Saturday, 5 January 2013

JANUARY 5, 2013

006 DIE ABENTEUER DES WERNER HOLT/The Adventures of Werner Holt (1965) Directed by Joachim Kunert.  ****

A friend with a particular interest in Eastern European cinema showed me this and for the first three-quarters of an hour (it runs two and three quarter hours) I really couldn't get into it. Then suddenly everything clicked and by the end I was convinced I had seen a great film. At the outbreak of the Second World War two students are called up to serve in the German Army and are assigned at first to an ack ack unit but later, as the war progresses, they see front line combat against the advancing Russians. One of the young men is patriotic enough to be drawn along by the propaganda about defending the Fatherland without being totally convinced by the nazis while the other is a fanatical supporter of Hitler. The former boy (the eponymous Werner Holt) becomes more and more disenchanted with the fascist regime as he sees the horrors perpetrated by the SS, the senseless brutality and the concentration camps but although he openly challenges his friend on several occasions he can never quite bring himself to desert him or the German cause. Made in East Germany the film never offers simple answers as it shows a world where basic human decency and morality have been turned topsy turvy. The ensemble cast are excellent by special mention must be made of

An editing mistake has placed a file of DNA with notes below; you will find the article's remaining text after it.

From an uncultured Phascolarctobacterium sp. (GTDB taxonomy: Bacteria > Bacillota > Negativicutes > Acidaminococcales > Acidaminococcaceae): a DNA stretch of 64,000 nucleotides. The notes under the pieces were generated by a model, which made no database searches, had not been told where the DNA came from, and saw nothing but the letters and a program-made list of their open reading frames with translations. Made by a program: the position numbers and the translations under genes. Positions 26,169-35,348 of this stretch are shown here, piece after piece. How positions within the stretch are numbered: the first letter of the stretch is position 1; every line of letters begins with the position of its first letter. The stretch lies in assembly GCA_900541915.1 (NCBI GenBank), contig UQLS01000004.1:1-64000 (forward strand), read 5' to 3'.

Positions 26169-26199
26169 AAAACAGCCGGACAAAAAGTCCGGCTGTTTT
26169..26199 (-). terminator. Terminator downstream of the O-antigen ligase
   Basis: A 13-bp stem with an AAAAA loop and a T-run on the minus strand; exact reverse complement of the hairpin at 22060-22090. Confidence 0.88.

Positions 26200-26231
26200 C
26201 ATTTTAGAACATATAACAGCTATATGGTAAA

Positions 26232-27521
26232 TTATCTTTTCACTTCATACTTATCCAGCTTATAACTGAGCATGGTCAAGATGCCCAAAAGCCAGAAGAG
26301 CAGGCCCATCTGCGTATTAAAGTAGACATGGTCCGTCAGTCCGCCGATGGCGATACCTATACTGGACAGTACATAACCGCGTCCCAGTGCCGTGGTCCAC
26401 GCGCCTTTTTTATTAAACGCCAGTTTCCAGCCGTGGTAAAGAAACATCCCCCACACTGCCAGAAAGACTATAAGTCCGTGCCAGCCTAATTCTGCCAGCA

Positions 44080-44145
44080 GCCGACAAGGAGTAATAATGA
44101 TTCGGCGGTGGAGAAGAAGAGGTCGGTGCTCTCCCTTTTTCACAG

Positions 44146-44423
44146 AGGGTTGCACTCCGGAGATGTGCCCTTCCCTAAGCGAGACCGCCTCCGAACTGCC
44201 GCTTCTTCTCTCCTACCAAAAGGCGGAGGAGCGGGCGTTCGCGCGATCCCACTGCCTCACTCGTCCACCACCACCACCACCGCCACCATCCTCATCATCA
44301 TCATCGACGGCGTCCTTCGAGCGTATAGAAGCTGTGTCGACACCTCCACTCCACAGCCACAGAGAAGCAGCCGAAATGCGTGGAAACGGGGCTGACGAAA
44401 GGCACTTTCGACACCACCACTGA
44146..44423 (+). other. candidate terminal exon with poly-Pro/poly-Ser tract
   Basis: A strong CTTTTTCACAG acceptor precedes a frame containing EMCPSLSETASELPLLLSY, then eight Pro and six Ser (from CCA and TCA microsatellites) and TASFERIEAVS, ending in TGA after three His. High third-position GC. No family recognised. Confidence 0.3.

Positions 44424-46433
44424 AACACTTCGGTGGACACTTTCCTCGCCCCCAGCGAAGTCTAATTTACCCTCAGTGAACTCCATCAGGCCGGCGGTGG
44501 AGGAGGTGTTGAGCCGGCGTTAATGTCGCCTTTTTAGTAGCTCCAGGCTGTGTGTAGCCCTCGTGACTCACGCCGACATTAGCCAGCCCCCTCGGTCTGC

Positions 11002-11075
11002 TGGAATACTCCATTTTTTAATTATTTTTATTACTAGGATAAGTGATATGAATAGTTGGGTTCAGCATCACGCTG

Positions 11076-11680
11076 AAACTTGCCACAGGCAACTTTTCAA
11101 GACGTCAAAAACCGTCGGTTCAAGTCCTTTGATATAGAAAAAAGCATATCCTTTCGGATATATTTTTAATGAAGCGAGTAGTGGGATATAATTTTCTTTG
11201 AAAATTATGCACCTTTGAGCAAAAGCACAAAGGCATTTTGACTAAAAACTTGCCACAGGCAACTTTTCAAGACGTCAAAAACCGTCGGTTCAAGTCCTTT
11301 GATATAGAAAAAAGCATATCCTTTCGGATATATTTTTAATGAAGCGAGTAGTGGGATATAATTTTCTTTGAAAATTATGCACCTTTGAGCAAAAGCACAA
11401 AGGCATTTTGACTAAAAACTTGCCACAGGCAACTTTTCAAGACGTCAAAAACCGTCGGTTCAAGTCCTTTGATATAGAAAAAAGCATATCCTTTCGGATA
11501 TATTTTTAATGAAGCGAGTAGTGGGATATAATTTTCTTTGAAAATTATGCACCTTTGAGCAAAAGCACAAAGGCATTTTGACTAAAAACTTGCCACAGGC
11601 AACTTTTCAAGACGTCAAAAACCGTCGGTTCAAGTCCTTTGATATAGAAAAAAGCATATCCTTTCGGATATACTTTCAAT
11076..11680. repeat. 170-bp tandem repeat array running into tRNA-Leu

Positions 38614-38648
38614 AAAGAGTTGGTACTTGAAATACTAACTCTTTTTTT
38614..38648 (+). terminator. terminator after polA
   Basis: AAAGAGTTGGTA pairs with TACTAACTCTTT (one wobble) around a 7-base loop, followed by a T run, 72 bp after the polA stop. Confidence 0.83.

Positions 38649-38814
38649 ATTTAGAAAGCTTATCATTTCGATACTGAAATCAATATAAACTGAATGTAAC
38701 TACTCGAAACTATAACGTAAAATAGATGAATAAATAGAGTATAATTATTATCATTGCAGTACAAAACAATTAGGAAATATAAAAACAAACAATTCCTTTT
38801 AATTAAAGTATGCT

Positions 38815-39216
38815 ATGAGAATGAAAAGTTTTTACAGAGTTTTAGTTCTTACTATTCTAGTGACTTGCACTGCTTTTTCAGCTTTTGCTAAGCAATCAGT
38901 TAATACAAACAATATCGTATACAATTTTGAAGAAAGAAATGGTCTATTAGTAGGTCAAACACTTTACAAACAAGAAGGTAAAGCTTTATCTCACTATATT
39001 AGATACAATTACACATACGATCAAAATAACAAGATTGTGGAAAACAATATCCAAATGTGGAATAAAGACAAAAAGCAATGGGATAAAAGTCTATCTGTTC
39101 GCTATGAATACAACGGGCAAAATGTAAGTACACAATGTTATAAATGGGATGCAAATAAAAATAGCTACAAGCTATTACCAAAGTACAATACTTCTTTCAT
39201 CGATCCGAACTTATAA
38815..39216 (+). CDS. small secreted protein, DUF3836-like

Klaus Peter Thiele (who bears a strong resemblance to Ryan Gosling) as Werner. The film also contains some disturbingly black humour.

Die Abenteuer des Werner Holt

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